RP Dimanche: What accounts for the intansigence displayed by Macron on pension reform? Should it be seen as the hard line of a President who knows that whatever happens he can’t be re-elected? Or are there more structural reasons?
Romaric Godin: I’m not sure the fact that he won’t be standing is decisive here. The issue of what he’s done over the last six years goes beyond him as the figure at the head of the Élysée. For my part I see two things at stake.
The first is economic. In my book La Guerre sociale en France, I try to explain why social protest movements have become tougher since 2010. In 1986 and 1995 we saw retreats by the government. The 2003 pension reform was relatively ‘moderate’. In 2010 the social movement was nearly equivalent to what we are seeing now, with 1.3 million people in the street and blockades in transport, but the Fillon-Sarkozy government forced things through. Between 1995 and 2010, it was the evolution of French capitalism that was at stake.
If we study the introduction of neo-liberalism in France, we can distinguish two stages in its development. From 1983, in what is known as the ‘turn to austerity’, we have reforms that focus on the financial sphere and privatization, but do not directly involve the world of work. From 2010, there is a direct attack on the world of work, with pension reforms forced through and labour market reforms in 2015, 2016 and 2017. This occurred despite powerful social mobilization, with massive demonstrations and blockades in transport. After the crisis of 2008, French capitalism and world capitalism entered into a structural crisis. For the defenders of the capitalist camp, it’s moe difficult to agree to make concessions. Let’s be clear: there was no fundamental retreat by capitalists in the face of labour in previous decades! But confronted with a social movement, they found different ways of acting to support the profit rate, which for 50 years had been under very strong negative pressure bound up with the structural decline in productivity.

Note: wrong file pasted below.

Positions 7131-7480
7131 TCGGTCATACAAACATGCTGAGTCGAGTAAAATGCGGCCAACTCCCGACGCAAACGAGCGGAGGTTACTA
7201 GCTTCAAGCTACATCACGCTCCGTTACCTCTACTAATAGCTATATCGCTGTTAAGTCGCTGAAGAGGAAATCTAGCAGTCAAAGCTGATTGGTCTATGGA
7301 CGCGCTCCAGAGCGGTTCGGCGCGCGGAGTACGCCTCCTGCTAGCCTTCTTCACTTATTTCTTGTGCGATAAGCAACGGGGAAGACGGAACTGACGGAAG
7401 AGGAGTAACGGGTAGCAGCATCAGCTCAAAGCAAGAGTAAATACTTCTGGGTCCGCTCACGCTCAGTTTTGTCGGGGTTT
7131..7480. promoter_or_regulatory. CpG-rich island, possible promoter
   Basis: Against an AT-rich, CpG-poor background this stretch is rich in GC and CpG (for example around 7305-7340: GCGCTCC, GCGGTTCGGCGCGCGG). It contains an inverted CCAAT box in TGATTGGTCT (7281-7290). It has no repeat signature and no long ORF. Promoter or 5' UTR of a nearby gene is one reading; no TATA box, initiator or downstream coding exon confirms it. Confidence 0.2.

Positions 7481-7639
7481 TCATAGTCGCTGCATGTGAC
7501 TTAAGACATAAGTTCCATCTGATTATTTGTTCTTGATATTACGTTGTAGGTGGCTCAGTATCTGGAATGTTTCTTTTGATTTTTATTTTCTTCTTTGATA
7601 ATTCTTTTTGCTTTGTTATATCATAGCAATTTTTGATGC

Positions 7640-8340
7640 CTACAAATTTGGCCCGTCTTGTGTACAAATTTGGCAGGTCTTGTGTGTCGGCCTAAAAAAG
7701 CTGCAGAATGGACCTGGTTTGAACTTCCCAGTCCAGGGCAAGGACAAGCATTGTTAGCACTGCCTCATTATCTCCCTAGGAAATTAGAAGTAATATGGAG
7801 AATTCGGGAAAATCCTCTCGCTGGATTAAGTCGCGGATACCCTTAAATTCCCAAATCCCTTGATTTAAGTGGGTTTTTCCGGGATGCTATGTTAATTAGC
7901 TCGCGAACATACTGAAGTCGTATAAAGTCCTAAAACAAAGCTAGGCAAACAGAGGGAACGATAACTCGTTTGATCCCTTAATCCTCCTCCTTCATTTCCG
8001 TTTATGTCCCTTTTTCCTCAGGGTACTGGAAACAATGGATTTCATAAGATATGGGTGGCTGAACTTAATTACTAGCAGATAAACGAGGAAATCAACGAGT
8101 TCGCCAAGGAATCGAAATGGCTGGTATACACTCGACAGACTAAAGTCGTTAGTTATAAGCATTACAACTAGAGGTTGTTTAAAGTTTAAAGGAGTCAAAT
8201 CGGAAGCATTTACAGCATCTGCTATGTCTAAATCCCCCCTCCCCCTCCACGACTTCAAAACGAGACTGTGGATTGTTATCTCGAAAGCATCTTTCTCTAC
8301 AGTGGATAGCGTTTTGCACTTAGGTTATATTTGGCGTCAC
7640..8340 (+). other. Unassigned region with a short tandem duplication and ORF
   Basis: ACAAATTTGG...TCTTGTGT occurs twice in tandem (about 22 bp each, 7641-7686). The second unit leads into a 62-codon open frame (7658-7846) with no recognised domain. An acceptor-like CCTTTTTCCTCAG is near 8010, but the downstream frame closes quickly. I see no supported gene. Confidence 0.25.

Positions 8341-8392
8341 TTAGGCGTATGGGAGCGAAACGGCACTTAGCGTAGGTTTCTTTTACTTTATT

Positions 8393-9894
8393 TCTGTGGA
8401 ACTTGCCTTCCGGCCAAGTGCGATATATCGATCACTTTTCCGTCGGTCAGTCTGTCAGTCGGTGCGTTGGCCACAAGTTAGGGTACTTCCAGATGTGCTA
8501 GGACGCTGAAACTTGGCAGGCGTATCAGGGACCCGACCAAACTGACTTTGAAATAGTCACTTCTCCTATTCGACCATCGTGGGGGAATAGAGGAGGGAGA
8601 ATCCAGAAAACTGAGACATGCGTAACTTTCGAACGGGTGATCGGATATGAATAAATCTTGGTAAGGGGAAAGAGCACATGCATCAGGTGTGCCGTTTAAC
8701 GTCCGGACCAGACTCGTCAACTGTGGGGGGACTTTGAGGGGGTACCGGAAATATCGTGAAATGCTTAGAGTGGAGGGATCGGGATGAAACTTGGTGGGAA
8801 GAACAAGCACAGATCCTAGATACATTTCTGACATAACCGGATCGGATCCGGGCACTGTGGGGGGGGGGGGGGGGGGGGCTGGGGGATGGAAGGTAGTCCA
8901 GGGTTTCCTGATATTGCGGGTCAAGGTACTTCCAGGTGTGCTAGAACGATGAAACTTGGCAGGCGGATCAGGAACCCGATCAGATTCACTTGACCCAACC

The declining productivity increases over the past 50 years is an attested fact. Faced with this kind of situation, capitalists only have limited solutions. First, there is a fictive capital, financialization and debt, but the system itself demonstrated in 2008 that it couldn’t go any further. The growth of the financial sphere has become independent of the productive sphere and depends on monetary policy: this is an additional pressure on capital. There was also globalization, which is now exhausted: China is seeking to escape the role allotted it by the international division of labour in the 1980s and 90s and added to that are the difficulties bound up with COVID. An increase in working time is the third solution: this can take the form of an extension of the working day, an increase over people’s lifetime, a growth in the rate of employment, a reduction under pressure of the hourly rate of labour, etc. All this involves the structure and regulation of the labour market in France and that is what was attacked in 1993, with the Balladur reform. But it is above all from 2010 onwards that we have been in the thick of things and that there is no longer any desire to make concessions.
Secondly, why, politically, could the 1986 and 1995 governements compromise and accept defeats at the hands of the movement? Even if largely bogus, right/left alternation put pressure on the government in office and compelled it to regard the social movement as a threat to its future re-election – even if the concessions invariably didn’t prevent electoral defeats.